Here was an opportunity for the BBC to deliver on its public service remit and deliver an informed, nuanced spin-free analysis. They blew it with both hands. Hopefully RTÉ will wipe their eye later this evening.

ThinkOrSwim is a blog by journalist John Gibbons focusing on the inter-related crises involving climate change, sustainability, resource depletion, energy and biodiversity loss
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12 Responses to A burning question

  1. Ultan Murphy says:

    Looking forward to Duncan Stewarts programme. However contrary to the theme of this website, the following might be food for thought for the warmers.

    1. Nowhere in any of the IPCC’s reports is there a verification of Carbon Dioxide’s contribution to the Greenhouse Effect experimentally.
    2. None of the major contributors to the IPCC such as Prof. Phil Jones of the Climate Research Unit (CRU) will release their raw data of historical temperature graphs to the public not to mind have them peer reviewed.
    3. Independent examination of recent temperature data from the National Climatic Data Centre (NCDC) show that the NCDC have excised 4500 global temperature stations in their graphs from the 6000 which were used prior to 1990. Therefore, in recent temperature trends, we are not comparing like with like since 1990. In fact, there is a bias towards warming.
    4. The overall trend for the decade 2000 – 2009 from satellite data shows cooling by 0.24 deg C yet atmospheric CO2 levels continued to rise.
    5. A 2009 University of Bristol study stated that the human fraction of CO2 content in the atmosphere hasn’t changed in 150 years (Knorr, W. (2009), “Is the airborne fraction of anthropogenic CO2 emissions increasing?”
    6. The accuracy of measuring historical CO2 in ice cores has never been validated.
    7. 64,000 chemical tests of CO2 in the atmosphere with weather data were measured by Wilhelm Kreutz in Giessen, Germany from the 31th August 1939 to the 31st May 1941 by a volumetric chemical method using a commercially available Riedel RICO C Gas Analyzer with an accuracy of 1.5%. Kreutz calculated an average of 417 ppm for the time while the IPCC states CO2 at that time was 310ppm from ice core data. Which are more accurate, 64,000 chemical tests or ice cores?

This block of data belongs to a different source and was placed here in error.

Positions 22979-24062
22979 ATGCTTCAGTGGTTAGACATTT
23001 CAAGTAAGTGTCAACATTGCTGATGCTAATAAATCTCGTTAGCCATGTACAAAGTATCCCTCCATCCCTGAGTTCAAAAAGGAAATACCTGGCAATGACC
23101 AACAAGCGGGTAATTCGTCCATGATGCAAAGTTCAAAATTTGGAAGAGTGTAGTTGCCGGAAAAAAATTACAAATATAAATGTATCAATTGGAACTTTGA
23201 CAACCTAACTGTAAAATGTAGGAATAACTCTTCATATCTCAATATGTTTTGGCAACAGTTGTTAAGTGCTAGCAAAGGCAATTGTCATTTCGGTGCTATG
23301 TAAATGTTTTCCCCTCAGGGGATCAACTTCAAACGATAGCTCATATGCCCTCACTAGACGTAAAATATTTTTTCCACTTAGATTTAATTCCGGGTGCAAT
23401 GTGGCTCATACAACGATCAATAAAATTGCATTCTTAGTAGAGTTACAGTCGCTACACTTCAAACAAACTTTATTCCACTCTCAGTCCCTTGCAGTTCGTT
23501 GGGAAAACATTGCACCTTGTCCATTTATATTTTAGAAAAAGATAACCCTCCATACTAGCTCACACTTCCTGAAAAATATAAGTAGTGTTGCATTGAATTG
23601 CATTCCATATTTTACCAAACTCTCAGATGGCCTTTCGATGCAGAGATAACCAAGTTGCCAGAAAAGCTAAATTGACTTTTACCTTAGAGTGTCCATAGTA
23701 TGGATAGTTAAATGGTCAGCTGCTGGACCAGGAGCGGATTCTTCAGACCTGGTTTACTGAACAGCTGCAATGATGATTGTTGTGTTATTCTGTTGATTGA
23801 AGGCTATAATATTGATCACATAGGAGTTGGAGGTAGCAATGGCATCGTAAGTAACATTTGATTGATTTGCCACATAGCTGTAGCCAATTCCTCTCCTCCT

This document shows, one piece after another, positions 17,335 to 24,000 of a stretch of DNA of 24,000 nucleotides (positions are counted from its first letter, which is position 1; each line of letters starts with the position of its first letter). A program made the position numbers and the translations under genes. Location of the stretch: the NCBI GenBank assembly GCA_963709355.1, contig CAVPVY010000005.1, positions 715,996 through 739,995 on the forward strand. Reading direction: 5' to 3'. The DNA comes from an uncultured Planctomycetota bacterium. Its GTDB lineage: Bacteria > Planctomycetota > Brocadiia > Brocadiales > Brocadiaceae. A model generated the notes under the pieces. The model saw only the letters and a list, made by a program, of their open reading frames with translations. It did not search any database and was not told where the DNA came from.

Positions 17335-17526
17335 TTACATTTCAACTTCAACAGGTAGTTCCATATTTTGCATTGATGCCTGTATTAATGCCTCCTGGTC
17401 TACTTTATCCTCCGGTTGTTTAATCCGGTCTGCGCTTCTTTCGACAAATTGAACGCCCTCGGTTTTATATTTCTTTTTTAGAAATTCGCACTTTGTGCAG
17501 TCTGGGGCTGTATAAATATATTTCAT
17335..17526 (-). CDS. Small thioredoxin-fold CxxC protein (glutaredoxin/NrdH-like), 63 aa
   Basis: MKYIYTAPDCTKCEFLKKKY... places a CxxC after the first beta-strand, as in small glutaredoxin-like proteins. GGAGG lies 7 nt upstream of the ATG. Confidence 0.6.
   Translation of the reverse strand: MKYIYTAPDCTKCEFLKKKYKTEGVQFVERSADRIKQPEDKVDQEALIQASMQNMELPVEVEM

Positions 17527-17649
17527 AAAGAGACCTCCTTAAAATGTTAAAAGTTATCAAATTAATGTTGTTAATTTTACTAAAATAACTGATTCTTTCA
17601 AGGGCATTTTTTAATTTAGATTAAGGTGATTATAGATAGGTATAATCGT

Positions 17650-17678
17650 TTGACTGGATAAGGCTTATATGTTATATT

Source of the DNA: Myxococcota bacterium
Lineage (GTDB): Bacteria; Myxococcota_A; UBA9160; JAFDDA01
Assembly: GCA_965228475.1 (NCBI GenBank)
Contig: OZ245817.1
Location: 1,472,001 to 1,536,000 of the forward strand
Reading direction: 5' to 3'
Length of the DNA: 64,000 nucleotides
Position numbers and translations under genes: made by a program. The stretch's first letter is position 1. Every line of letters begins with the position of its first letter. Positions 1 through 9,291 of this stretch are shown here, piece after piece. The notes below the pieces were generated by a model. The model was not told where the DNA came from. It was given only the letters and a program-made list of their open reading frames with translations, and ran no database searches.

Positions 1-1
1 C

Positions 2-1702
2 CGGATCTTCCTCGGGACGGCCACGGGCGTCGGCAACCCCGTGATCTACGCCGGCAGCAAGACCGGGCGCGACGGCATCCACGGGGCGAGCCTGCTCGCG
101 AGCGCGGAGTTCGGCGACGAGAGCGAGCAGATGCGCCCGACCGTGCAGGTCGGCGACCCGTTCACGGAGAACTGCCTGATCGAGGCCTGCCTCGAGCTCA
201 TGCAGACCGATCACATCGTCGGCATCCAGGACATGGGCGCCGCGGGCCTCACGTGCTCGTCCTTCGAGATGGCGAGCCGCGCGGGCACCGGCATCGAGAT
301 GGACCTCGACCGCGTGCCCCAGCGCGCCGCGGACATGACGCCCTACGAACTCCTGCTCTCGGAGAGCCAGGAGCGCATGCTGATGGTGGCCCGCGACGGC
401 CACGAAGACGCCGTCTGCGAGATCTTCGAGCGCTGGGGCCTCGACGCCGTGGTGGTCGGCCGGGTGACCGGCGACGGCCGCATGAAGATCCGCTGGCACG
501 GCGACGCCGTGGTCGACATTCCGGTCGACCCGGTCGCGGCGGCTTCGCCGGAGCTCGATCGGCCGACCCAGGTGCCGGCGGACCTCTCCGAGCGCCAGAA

8. Anthropogenic CO2 went from 4 Bn tonnes to 20Bn tonnes per year between 1940 – 1975 yet temperatures globally fell by 0.35 Deg C during that period. In the Northern Hemisphere they fell by 0.5 Deg C. These figures come from studies which were published in 1975 and 1976 in Newsweek and National Geographic. Recent graphs from IPCC contributors show only a fall of 0.15 Deg for that period… shall we call it revisionism or that scientists in 1975 were not able to compute as well as they are today? There is no graph anywhere to show an alighnment of Global Temperature and Man Made CO2.

    In various debate on this subject John Gibbons regularly cites the work of Svante Arrhenius’ in 1896 “On the Influence of Carbonic Acid in the Air upon the Temperature of the Ground”. This work however, is merely theoretical and not experimental. It is a useful paper but proves nothing.

    Until any of the Professors in all the colleges produce a work where they use a light source at 15 deg Celcius and a measure the temp changes in an atmosphere of air where CO2 is varied in increments of 10ppm between 300ppm and 600ppm at various heights above the surface of the earth, I remain a fully pledged skeptic. In all the experiments I’ve seen a light source is from very hot lightbulbs (200-300 Deg filaments) and CO2 is in atmospheres of 60 – 100% rather than the 0.0389% in the actual atmosphere in which we live.

    Very simple. Show me the evidence.